Shenshen Wang

Shenshen Wang
Assistant Professor
Biophysics, Soft Condensed Matter Physics

Office: Knudsen 3-128
Phone: 310-825-8562
E-Mail: [javascript protected email address]

Educational Background: 
  • Ph.D. in Physics (Theoretical Biophysics), University of California, San Diego, 2012
  • M.Phil. in Physics, Hong Kong University of Science and Technology, 2007
  • B.S. in Physics, Nanjing University, 2005

    Positions held:

  • 11/2015-present: Assistant Professor, Department of Physics and Astronomy, University of California, Los Angeles, CA
  • 2012-2015: Postdoctoral Associate (Computational Immunology), Departments of Physics and Chemical Engineering, Massachusetts Institute of Technology, Boston, MA
Research Interest: 

I am interested in biophysical systems where collective responses emerge from a large and structured collection of interacting components. Two systems of main focus are the adaptive immune system (diverse populations of immune cells undergoing real-time evolution to fend off invaders and form memories) and active matter (a condensed matter system comprised of numerous self-driven subunits).   

Internally propelled or externally driven, these systems fall out of equilibrium, while being strongly nonlinear and heterogeneous in space and time. In addition, function and survival pose interesting constraints on their dynamics and organization. As a result, surprisingly complex (e.g. for adaptability) or simple (e.g. for robustness) behaviors arise that often defy intuition.

To decipher the surprise, we develop theoretical and computational models, and make concrete predictions to be tested by our experimental collaborators. We draw on and enliven tools/frameworks in statistical mechanics and concepts in condensed matter physics (e.g. frustration due to conflicting requirements, first observed in ferromagnets, might also underlie the rare and tardy development of cross-reactive antibodies, which are craved for protection against highly mutable pathogens).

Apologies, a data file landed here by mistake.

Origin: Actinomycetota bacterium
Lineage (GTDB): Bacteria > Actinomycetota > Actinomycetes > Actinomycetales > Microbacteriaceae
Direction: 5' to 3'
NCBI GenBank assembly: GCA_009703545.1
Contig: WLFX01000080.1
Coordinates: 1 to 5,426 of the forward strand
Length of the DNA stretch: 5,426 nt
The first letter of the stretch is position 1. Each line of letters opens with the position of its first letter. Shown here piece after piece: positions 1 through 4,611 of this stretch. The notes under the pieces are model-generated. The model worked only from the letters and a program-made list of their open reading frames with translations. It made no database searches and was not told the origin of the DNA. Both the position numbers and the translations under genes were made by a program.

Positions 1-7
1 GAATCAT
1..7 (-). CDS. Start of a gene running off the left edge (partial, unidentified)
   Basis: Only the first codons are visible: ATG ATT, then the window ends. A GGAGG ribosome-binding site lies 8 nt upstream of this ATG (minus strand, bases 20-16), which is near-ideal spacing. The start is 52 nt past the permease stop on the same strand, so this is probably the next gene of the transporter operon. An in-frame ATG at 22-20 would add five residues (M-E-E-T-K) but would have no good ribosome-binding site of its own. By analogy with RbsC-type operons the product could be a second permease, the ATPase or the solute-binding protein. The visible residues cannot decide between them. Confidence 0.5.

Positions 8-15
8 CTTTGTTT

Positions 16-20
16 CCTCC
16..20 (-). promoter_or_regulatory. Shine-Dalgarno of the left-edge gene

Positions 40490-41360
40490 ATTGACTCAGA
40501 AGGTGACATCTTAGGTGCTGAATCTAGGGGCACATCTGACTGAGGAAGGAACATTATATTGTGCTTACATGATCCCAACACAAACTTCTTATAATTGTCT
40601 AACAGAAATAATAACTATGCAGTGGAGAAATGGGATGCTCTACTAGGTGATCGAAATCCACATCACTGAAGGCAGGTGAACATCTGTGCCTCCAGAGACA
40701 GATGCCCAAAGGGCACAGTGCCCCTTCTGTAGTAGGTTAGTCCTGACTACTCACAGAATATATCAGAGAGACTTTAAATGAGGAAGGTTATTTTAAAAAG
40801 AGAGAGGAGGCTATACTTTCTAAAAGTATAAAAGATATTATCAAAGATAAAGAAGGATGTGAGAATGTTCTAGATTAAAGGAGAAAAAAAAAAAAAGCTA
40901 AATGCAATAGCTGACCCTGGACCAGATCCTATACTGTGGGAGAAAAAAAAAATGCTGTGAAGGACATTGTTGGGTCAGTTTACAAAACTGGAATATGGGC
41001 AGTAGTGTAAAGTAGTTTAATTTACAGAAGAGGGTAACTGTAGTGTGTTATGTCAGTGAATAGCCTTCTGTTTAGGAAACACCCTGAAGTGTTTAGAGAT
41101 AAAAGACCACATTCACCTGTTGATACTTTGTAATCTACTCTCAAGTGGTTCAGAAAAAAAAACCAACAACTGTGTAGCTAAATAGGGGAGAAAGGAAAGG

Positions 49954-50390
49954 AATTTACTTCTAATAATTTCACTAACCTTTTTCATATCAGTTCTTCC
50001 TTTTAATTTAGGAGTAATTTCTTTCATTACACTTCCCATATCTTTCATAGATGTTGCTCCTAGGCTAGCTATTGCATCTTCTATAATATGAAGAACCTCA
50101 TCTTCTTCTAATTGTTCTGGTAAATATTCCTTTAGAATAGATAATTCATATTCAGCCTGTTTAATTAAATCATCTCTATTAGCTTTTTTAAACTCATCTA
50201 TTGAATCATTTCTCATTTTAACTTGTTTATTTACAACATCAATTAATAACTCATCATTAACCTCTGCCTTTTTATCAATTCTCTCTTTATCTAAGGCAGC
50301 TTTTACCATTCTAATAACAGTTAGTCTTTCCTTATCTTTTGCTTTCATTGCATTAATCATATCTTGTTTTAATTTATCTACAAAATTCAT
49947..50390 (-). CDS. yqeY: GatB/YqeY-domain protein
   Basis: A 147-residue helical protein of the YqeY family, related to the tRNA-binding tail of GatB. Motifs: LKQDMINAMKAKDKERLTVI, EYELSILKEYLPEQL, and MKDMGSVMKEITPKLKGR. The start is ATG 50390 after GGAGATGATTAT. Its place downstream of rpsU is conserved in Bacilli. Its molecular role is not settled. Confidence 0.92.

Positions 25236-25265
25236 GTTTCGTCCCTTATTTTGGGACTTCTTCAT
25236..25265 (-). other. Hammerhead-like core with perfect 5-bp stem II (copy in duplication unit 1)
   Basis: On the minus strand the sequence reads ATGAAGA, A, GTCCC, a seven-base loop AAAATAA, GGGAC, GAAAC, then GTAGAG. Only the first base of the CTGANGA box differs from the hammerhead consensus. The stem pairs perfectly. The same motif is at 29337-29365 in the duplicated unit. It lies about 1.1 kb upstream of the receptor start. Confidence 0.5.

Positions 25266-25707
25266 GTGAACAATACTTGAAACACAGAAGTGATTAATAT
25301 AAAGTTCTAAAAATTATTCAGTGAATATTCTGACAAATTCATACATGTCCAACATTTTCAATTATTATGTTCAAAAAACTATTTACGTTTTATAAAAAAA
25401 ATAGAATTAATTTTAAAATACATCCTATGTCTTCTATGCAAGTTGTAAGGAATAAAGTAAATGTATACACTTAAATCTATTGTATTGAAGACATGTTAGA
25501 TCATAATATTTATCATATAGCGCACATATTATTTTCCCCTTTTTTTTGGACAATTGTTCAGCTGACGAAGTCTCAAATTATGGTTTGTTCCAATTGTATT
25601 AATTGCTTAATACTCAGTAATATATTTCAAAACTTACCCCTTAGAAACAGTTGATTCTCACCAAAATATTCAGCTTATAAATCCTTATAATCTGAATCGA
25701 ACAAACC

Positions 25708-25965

We aim to understand how biological success selects physical organizations, as well as how the physical structure feeds back on adaptation to environmental uncertainty. This understanding would guide novel design of vaccine strategies and adaptive materials.           

Openings: If you are interested in working on these themes as a postdoc, graduate student or undergrad, please contact me at

Selected Publications: 


  • S. Wang. Optimal sequential immunization can focus antibody responses against diversity loss and distraction. PLoS Comput. Biol. 13(1): e1005336 (2017).
  • S. Wang, J. Mata-Fink, Herman Eisen, B. Kriegsman, M. Hanson, D. J. Irvine, D. R. Burton, K. D. Wittrup, M. Kardar, and A. K. Chakraborty. Manipulating the selection forces during affinity maturation to generate cross-reactive HIV antibodies. Cell 160, 785-797 (2015).
  • D. Sok, U. Laserson, J. Laserson, Y. Liu, F. Vigneault, J.-P. Julien, B. Briney, A. Ramos, K. F. Saye, K. Le,  A. Mahan, S. Wang, M. Kardar, G. Yaari, L. M. Walker, B. B. Simen, E. P. St. John, P.-Y. C.-Hui,  K. Swiderek, S. H. Kleinstein, G. Alter, M. S. Seaman, A. K. Chakraborty, D. Koller, I. A. Wilson, G. M. Church, D. R. Burton and P. Poignard. The effects of somatic hypermutation on neutralization and binding in the PGT121 family of broadly-neutralizing HIV antibodies. PLoS Pathog. 9, e1003754 (2013).
  • S. Wang and P. G. Wolynes. Microscopic theory of the glassy dynamics of passive and active network materials. J. Chem. Phys. 138, 12A521 (2013).
  • S. Wang and P. G. Wolynes. Active contractility in actomyosin networks. Proc. Natl. Acad. Sci. USA 109, 6446-6451 (2012).
  • S. Wang and P. G. Wolynes. Tensegrity and motor-driven effective interactions in a model cytoskeleton. J. Chem. Phys. 136, 145102 (2012).
  • S. Wang and P. G. Wolynes. On the spontaneous collective motion of active matter. Proc. Natl. Acad. Sci. USA 108, 15184-15189 (2011).
  • S. Wang and P. G. Wolynes. Communication: Effective temperature and glassy dynamics of active matter. J. Chem. Phys. 135, 051101 (2011).
  • S. Wang and T. K. Ng. Circular-polarization independence of microwave-induced resistance oscillations and the zero-resistance state. Phys. Rev. B 77, 165324 (2008).